Officer Brophy Stephen Edwards
Officer Klein Tobias Severn
Martha Brewster Marge Gentry
Elaine Harper Heidi Steggall
Mortimer Brewster Ricardo Vila-Roger
Mr. Gibes Buck Buchanan
Jonathan Brewster Julian Bucknall
Dr. Einstein Greg Smith
Officer O'Hara Adam Burns
Lieutenant Rooney Phil Ginsburg
Mr. Witherspoon Buck Buchanan

Review from The Gazette

Star Bar's 'Arsenic' triumphs with strong dose of manic activity, silliness

By Mark Arnest; The Gazette

The audience at the Lon Chaney Theatre last Friday night was the largest I've ever seen at a Star Bar Players production - and the lively rendition of Joseph Kesselring's "Arsenic and Old Lace" did not disappoint. No one who sees this show will ever touch elderberry wine again.

"Arsenic" is simply one of the finest American farces. It's as busy as a circus, and its combination of the silly and the macabre influenced a whole generation of comedies. "Arsenic" tells the story of two little old ladies in Brooklyn who poison old men who come to their house looking for a room to rent, and have their mad nephew, who thinks he's Teddy Roosevelt, bury them in the basement.

This tightly written, beautifully paced play contains several enduringly delightful bits of business, such as a scene in which theater critic Mortimer describes how a man was gagged and trussed up in a bad play he's just seen - while right behind him, his evil brother Jonathan prepares to act it out with Mortimer as the victim.

But a lot of the credit goes to the Star Bar's straightforward, well-prepared production. The risk a community theater runs in staging a show with so many characters — 14 — is that the odds are high some performer will be bad enough to bring things to a halt. That doesn't happen here, which reflects highly on David Hastings' direction. Not everyone in the cast is stellar, but there's a good sense of ensemble, and everyone knows just whom his or her characters are. And Hastings manages the blocking in this busy play — in which, like a real circus, it's common to have several things going on simultaneously — so that the audience always seems to be looking in the right place.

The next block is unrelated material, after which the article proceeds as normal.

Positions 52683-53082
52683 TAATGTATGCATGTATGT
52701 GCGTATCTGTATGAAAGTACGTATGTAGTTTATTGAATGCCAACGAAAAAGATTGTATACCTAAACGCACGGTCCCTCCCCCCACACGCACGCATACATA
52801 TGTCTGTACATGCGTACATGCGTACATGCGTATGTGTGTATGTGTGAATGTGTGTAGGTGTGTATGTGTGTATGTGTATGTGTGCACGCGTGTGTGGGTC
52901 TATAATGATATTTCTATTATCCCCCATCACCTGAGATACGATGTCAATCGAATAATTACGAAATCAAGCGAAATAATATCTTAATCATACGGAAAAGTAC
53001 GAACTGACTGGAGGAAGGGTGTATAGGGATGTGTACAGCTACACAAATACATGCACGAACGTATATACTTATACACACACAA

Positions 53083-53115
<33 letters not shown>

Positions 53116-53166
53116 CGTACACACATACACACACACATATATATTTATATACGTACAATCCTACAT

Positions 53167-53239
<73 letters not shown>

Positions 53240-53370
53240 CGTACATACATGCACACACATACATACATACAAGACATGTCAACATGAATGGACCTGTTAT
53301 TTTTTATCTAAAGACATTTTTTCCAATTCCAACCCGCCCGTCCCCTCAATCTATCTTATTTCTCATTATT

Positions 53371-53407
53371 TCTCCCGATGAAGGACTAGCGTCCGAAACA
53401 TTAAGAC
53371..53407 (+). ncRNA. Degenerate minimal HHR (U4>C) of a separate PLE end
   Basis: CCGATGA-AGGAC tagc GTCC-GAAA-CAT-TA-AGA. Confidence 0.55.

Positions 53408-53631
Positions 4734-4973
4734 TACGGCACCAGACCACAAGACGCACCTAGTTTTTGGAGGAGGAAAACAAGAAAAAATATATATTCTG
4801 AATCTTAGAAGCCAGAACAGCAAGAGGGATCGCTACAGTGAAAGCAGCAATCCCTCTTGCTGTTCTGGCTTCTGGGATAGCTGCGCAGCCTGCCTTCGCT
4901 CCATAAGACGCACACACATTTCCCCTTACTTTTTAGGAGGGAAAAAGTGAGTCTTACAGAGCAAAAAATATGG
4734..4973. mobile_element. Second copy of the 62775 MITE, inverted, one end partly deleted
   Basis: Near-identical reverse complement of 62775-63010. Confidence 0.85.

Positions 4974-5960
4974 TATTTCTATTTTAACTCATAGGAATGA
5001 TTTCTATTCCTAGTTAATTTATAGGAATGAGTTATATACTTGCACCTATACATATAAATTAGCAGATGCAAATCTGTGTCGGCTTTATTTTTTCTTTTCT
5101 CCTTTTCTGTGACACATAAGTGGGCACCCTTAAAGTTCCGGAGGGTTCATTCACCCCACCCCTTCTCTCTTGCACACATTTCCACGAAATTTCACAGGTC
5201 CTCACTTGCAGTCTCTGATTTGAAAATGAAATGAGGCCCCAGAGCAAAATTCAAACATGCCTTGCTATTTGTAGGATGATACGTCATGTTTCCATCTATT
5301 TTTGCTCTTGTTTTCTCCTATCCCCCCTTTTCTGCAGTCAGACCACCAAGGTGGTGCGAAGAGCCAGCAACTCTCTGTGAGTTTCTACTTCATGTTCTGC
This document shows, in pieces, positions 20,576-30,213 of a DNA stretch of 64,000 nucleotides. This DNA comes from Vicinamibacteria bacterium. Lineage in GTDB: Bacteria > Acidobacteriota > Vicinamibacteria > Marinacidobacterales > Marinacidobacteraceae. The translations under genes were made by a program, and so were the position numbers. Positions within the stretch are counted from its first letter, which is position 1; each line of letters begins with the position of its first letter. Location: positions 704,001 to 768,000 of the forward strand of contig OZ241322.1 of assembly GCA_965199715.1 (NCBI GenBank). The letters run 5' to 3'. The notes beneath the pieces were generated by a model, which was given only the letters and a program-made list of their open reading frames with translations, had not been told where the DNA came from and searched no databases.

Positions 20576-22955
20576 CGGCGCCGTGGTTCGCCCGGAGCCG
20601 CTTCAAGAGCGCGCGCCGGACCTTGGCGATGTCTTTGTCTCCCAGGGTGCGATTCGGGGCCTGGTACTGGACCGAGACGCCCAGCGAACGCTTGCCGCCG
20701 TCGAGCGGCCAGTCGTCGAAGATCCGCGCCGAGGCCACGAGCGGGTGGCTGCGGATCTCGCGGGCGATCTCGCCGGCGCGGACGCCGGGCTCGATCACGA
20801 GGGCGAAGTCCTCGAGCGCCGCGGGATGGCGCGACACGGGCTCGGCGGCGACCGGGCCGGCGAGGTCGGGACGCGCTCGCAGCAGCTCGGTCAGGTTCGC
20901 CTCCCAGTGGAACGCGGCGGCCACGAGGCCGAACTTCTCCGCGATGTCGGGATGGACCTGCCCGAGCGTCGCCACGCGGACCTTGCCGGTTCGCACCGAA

Not that there aren't stellar performances. As Mortimer, the only sane Brewster, Ricky Vila-Roger has some memorable double takes and gives the play the hint of sanity required for the insanity to be funny. As his aunts, Bonnie Ross and Marge Gentry project airs of quietly cheerful madness, blithely unaware the murders they commit are somehow wrong.

Joe Ruffini is loudly over the top as Mortimer's brother, Teddy, a.k.a. Teddy Roosevelt, while as the evil Jonathan, Julian Bucknall manages to be menacing without sacrificing great comic timing.

Greg Smith steals some scenes as Jonathan's sidekick, Dr. Einstein — the criminal plastic surgeon Dr. Herman Einstein, that is — with his subtle physical comedy and goofy, Peter Lorre-esque voice. Phil Ginsburg is excellent in two walk-on roles — as the simpering Reverend Harper and the tense, doesn't-want-to-be-bothered Lieutenant Rooney.

E.J. Rankin's period set gives about as convincing a sense of old money as the small stage allows (though the high last step to the second level nearly killed one of the characters Friday night), and outfits from Saunders Costumes provide the rest of the 1941 atmosphere. The widow's garb for the elder Brewsters gets a laugh all on its own.

(c) The Gazette, 2001

Review from The Independent

Arsenic Good Recipe for Comedy

by Brooke Robb